Posts by: Nikki


Stacking the Shelves

Posted 18 February, 2017 by Nikki in General / 18 Comments

Happy Saturday! It’s been a busy week around here, and I should probably be in the digital lab right now, looking at sections of rat tissue. But hey, books!

How’ve you all been?

Received to review:

Cover of Chalk by Paul Cornell Cover of Brother's Ruin by Emma Newman Cover of Agents of Dreamland by Caitlin R. Kiernan

Yay, thank you, Tor!

Finished this week:

Cover of Britain BC by Francis Pryor Cover of Britain AD by Francis Pryor Cover of Wicked Wonders by Ellen Klages Cover of This Rough Magic by Mary Stewart

Sneak peek at ratings:

4 stars to… Britain BC and Wicked Wonders.
3 stars to… This Rough Magic.
2 stars to… Britain AD.

Reviews posted this week:

Miss Phryne Fisher Investigates, by Kerry Greenwood. A reread, again already? Yep. And it remains a lot of fun — I don’t know why I didn’t enjoy it the first time. 4/5 stars
The Prince of the Moon, by Megan Derr. A sweet queer fairytale, though a little rushed for my taste. 3/5 stars
The Celtic Revolution, by Simon Young. Interesting history, but where it touched on Arthuriana it rather annoyed me, alas. 3/5 stars
Monstress, by Marjorie M. Liu and Sana Takeda. Beautiful artwork, but I kept losing track of the story. 3/5 stars
Flying Too High, by Kerry Greenwood. Gotta love all the references to other detectives which, for some reason, I’m only just picking up now. Hurrah Phryne! 4/5 stars
Miranda and Caliban, by Jacqueline Carey. As beautiful as you would expect coming from Carey, and as heartbreaking. 4/5 stars

Other posts:

Why haven’t you read ____ yet? The short answer is: I’m terrible. Sorry.
Top Ten Tuesday: Couples That Weren’t. Literary couples I was really rooting for, or who I didn’t get enough of.
What are you reading Wednesday. The usual status update.

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Review – Miranda and Caliban

Posted 17 February, 2017 by Nikki in Reviews / 4 Comments

Cover of Miranda and Caliban by Jacqueline CareyMiranda and Caliban, Jacqueline Carey

Received to review via Netgalley; release date 14th February 2017

I’ll probably give anything by Jacqueline Carey a chance. I’m not a huge Shakespeare fan, and I wasn’t really sure if I’d like something retelling The Tempest. But it’s Jacqueline Carey’s work, so I requested it anyway. And… I loved it quite a bit. I wasn’t sure about the narration: honestly, Miranda sounded rather like Phèdre in many ways, and far too mature considering the narration is present tense, even when she’s a small child. I wasn’t sure about Caliban’s narration either, because I’m not a fan of broken English portrayed in fiction — it quite often comes out sounding like mockery.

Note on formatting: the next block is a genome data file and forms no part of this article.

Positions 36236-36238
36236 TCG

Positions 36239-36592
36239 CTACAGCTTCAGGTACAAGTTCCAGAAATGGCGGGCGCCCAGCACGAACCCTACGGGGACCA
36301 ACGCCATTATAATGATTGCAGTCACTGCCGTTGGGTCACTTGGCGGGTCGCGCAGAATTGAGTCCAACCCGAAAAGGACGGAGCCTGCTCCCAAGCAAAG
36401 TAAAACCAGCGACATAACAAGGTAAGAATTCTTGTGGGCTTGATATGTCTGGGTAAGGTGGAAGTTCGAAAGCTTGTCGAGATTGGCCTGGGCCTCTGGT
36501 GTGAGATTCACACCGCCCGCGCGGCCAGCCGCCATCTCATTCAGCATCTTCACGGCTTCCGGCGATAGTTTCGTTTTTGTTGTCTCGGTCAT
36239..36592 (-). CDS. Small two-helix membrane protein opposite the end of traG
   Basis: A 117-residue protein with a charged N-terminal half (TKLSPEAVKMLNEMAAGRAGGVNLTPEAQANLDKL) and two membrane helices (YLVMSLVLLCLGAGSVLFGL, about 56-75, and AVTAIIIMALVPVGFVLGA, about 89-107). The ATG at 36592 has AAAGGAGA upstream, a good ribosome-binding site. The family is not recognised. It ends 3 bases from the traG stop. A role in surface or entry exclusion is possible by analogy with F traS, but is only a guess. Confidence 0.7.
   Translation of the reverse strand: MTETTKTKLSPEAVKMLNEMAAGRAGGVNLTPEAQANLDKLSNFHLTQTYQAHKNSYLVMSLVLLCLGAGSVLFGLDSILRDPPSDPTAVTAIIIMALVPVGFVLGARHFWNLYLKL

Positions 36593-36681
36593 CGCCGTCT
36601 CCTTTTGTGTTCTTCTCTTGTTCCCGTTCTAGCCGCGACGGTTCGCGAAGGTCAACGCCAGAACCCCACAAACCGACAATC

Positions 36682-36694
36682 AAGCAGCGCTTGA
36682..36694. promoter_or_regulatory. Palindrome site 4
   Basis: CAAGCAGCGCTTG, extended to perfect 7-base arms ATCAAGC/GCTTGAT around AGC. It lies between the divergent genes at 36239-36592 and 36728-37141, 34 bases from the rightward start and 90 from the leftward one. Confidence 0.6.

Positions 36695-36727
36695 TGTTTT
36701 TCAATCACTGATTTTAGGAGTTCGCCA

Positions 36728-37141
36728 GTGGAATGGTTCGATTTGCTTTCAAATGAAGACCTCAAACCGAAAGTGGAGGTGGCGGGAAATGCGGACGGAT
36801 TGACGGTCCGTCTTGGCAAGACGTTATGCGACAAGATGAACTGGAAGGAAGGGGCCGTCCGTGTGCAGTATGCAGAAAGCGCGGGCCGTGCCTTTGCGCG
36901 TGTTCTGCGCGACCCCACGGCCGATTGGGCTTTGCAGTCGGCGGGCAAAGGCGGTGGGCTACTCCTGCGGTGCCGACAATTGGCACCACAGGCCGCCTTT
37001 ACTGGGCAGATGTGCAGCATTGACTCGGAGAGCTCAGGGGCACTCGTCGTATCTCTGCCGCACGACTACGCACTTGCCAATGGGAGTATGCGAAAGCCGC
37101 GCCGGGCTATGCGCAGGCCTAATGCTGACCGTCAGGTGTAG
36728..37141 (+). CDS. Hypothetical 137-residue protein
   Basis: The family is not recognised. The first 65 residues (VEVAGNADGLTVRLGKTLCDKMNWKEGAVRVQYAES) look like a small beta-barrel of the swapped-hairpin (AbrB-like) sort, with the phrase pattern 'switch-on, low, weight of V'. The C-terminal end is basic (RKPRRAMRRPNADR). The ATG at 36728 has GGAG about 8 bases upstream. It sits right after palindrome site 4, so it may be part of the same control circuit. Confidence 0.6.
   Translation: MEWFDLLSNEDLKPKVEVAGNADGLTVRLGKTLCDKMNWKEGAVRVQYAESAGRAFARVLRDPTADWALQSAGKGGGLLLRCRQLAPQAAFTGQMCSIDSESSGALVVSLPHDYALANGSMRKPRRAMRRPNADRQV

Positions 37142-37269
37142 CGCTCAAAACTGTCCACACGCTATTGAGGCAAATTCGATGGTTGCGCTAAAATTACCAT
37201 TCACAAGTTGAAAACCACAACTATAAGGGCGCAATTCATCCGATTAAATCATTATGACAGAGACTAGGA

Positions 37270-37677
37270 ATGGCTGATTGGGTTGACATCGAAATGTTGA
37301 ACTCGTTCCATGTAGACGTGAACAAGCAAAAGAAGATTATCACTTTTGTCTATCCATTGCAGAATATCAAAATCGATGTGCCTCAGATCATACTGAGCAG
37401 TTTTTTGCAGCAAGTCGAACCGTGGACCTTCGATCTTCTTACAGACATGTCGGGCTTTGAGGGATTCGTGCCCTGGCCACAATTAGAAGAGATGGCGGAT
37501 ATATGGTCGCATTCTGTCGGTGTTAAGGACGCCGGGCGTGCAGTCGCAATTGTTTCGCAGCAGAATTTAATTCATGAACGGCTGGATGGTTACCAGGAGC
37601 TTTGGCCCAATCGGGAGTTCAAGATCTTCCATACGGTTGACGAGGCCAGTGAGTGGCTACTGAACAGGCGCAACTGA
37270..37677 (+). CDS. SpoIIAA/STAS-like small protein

But all the same, the writing has grace to it, and it’s certainly easy to read and absorb, despite the tendency to thee and thou. (I wish Ariel didn’t say “Oh, la!” like he was from Pride and Prejudice or something, though. It always sounds far too comical for me.)

The relationship between Miranda and Caliban, their tenderness for each other as each helps the other, is well done. The portrayal of Prospero as a somewhat abusive father who sometimes nonetheless shows tenderness for his daughter makes perfect sense, and so does the way his behaviour pushes the two together. Ariel’s capriciousness and ambivalence works, too.

The only problem, really, is that you know how it’s going to end. I found myself hoping all the same that it would end differently — it’s a retelling, after all. But at the same time, there’s always that sense of inevitability: you know what’s going to happen. I don’t think there’s anything revolutionary about this telling, but it humanises Caliban and makes of him much less of a monster, and more of a lover. The ending gave me a lump in my throat: his hope, despite Ariel’s warnings, despite Miranda’s doubts. It’s so tender and naive.

Rating: 4/5

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Review – Flying Too High

Posted 16 February, 2017 by Nikki in Reviews / 0 Comments

Cover of Flying Too High by Kerry GreenwoodFlying Too High, Kerry Greenwood

I can’t believe I didn’t notice, first time round, that Phryne manages to move into house number 221… and then adds a B. I love the little references to other detectives — like the Megatherium Trust, for example (a reference to Sayers). Phryne, I love your wit. Or is that Greenwood?

Anyway. Flying Too High is another fun instalment, which I enjoyed rereading. I love that Phryne can fly a plane and that it’s a part of several later stories, and I love the women that come into her story being awesome in their own ways. Dr MacMillan, in the first book, and in this book, Bunji Ross. One’s a female doctor, the other’s one of the most daring fliers in the area. Just gotta love it.

Not all of Phryne’s found family has joined her yet, by this book, and so it’s missing a few of the domestic comforts I love. But it does have Mr and Mrs Butler, who are just perfect. And I adore the loving way Phryne’s clothes and food are all described. She’s so unashamedly feminine, and so unashamed of enjoying the good things in life.

Rating: 4/5

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What are you reading Wednesday

Posted 15 February, 2017 by Nikki in General / 4 Comments

What have you recently finished reading?

Francis Pryor’s Britain AD, with which I had a lot of arguments. I don’t dispute his understanding of archaeology, but I’m not sure about his grasp of linguistics, genetics or literature, which unfortunately come into this somewhat and appear to counter some of his theories. But I have a whooole post on that coming in… uh, April. So I’ll stop now.